Whatever I do, you’ll read about it here…..

Hey!!! My depost into the 401a from last month is about 30 days late....Check your acct....


The market is whacko. I sold some more stuff in my personal accounts today on limit and market orders while I was at work. I left a lot of money on the table, and I STILL did really good. Caution, reasonableness, responsibility, and all things proper and decorious mean nothing in this market. Wanna be an investing hero? Buy everything you can, buy on dips, buy on spikes, sell to get the cash to buy more. The quote below lives taped facin me on my desk. It's from Jim "Reverend Shark" De Porre writing on Real Money...

If you trade stocks in the short term, one of things that you need to be very aware of is that sometimes the action that seems extremely stupid is the best way to make money.

If a lot of people with a lot of money are chasing grossly overvalued stocks, it can feel pretty dumb to throw caution to the wind and join the party.

There are reams of sophisticated fundamental analyses out there that purport to establish what a stock is worth. What you need to realize is that the correlation between a stock's 'value' and the price it is trading at is very loose in the short term.

In fact, there can be a complete disconnect between the two for very long periods of time.

If you are going to trade in the short term, you need to decide whether you are willing to do the dumb things that make money or are you going to stick to the "facts" and stand aside while the idiots run prices up and down.

It's all about sentiment, mood and psychology in the short term ,and it doesn't pay to think too hard about fundamentals if you are playing in the short term."

What's this got to do with investing in my 401a? Not much!! ya see...

"The idiots are running prices up and down."

And we who have 401a accounts ain't among 'em

We've got rules against rapid trading. We've got a small handful of investment choices that are a basket of someone else's ideas. And we aren't allowed to know what we are buying and selling and we've got to wait up to 24 hours after we make the decision to make the buy/sale. That's the way the game is structured, that how we play the game, those are the rules etc.

So be it. Ignore the talking heads. "Things are going down the toobs".... while the idices post record highs.

"Buyout fever is making investors in the right stocks rich!".... But we aren't and can't be there with them.

"It will all end and end badly".... It always does.

But it is wrong to have money at risk and not garner any reward.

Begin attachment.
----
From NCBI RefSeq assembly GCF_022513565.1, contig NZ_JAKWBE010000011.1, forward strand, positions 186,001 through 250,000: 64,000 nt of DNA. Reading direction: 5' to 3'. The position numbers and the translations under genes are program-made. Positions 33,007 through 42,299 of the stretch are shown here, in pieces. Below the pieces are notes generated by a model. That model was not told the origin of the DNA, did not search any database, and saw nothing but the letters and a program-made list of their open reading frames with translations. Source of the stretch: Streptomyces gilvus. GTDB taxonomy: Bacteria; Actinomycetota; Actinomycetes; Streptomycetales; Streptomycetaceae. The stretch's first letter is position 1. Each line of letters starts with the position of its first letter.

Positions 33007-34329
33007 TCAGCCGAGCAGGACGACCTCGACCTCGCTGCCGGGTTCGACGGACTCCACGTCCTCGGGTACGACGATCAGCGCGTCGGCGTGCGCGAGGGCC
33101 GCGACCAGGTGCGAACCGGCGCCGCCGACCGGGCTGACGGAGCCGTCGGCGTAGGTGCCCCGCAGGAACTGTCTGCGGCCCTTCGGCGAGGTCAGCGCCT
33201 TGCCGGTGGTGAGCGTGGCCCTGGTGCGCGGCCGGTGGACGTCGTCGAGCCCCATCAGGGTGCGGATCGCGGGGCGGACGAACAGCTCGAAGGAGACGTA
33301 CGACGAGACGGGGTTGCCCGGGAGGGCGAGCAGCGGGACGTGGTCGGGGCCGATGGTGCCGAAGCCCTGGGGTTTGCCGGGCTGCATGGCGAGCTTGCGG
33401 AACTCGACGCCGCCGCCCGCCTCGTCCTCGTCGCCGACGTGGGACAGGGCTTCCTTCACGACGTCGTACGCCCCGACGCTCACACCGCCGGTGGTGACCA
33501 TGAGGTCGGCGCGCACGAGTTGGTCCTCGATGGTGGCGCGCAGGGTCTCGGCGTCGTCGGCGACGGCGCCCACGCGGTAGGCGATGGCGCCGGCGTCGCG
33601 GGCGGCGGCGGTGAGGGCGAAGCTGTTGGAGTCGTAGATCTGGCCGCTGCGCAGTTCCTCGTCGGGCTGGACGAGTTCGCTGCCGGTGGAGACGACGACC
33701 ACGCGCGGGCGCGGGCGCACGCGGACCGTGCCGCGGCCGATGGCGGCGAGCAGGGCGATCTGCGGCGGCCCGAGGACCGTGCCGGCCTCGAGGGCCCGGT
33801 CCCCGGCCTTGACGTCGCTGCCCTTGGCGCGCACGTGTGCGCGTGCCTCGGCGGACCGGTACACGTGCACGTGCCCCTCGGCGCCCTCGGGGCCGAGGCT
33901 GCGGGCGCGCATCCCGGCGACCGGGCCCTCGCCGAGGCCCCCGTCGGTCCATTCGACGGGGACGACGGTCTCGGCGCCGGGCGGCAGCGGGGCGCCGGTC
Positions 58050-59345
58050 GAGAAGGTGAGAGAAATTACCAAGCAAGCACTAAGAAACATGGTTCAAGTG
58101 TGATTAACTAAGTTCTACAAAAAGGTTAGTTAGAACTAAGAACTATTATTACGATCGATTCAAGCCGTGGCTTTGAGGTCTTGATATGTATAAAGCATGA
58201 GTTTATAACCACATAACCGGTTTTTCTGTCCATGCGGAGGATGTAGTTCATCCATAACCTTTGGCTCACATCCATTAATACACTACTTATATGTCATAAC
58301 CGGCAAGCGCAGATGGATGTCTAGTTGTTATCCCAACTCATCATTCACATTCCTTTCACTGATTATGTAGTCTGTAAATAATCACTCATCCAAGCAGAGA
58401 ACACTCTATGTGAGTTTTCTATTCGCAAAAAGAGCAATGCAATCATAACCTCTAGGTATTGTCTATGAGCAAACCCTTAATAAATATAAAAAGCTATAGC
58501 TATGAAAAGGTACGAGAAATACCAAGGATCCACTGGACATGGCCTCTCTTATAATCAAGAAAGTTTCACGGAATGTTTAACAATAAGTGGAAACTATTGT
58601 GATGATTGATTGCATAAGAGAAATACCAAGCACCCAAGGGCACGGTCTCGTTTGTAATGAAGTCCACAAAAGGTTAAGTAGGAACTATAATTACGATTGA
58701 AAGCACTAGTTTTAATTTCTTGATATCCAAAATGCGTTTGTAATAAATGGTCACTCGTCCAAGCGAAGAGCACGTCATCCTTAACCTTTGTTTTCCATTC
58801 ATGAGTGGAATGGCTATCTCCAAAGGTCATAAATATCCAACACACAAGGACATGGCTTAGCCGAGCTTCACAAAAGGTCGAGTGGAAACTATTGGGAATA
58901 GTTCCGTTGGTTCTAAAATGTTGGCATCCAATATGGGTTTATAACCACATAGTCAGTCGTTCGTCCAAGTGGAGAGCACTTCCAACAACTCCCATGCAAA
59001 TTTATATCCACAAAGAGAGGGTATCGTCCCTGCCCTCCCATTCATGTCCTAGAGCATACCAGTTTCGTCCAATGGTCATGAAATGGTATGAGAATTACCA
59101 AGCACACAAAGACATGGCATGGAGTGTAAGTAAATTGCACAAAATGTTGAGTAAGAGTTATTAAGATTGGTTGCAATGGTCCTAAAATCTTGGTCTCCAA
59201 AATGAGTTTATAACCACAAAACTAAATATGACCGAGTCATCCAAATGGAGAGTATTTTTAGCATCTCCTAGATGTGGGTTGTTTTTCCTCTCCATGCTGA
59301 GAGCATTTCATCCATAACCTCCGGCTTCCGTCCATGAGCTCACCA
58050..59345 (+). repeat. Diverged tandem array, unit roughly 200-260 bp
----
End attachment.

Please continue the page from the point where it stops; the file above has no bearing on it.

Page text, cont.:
It is wrong to miss out on gains and maxize losses by avoiding the market when it is going up and staying in it when it is going down. it's just lazy.

SO..... there's a lotta territory between the year when I made approximately 700 trades in my trading account and ran with the idiot's pushing prices up and down, and making one decision, one time, sticking with it for a lifetime, looking at the statements a coupla times a year and expecting to do really well.

What I've done is to find something that works for me somewhere in that territory. I stay within the rules and work them,trying to maximise return and minimize risk. I know the costs and keep a running tally of the benefits. Hopefully, everyone finds a way to deal with their 401 that works as well for them. See ya at the hall.
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These are the best of times and these are the worst of times...I used to think I was wishy washy, but now I'm not sure if I am or not......  

Charts and tables up.
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I've been real busy.... 

Charts and table up. More to come.....

International diversification, which I recommend for the sheer thrill of losing money around the clock in all sorts of different countries for reasons you cannot articulate, inevitably involves currency risk.

Howard Simons

So's here's where I am and how I got here. As noted below, I'm aggressively set up in how I invest my 401a money. My pension is not what I think it should be, my IRA's got dinged in the dotcom meltdown, and I'm intent on doing something about it. So I'm using some readily available stock tools to chose what I feel are the best 401a funds and I'm concentrating my money there.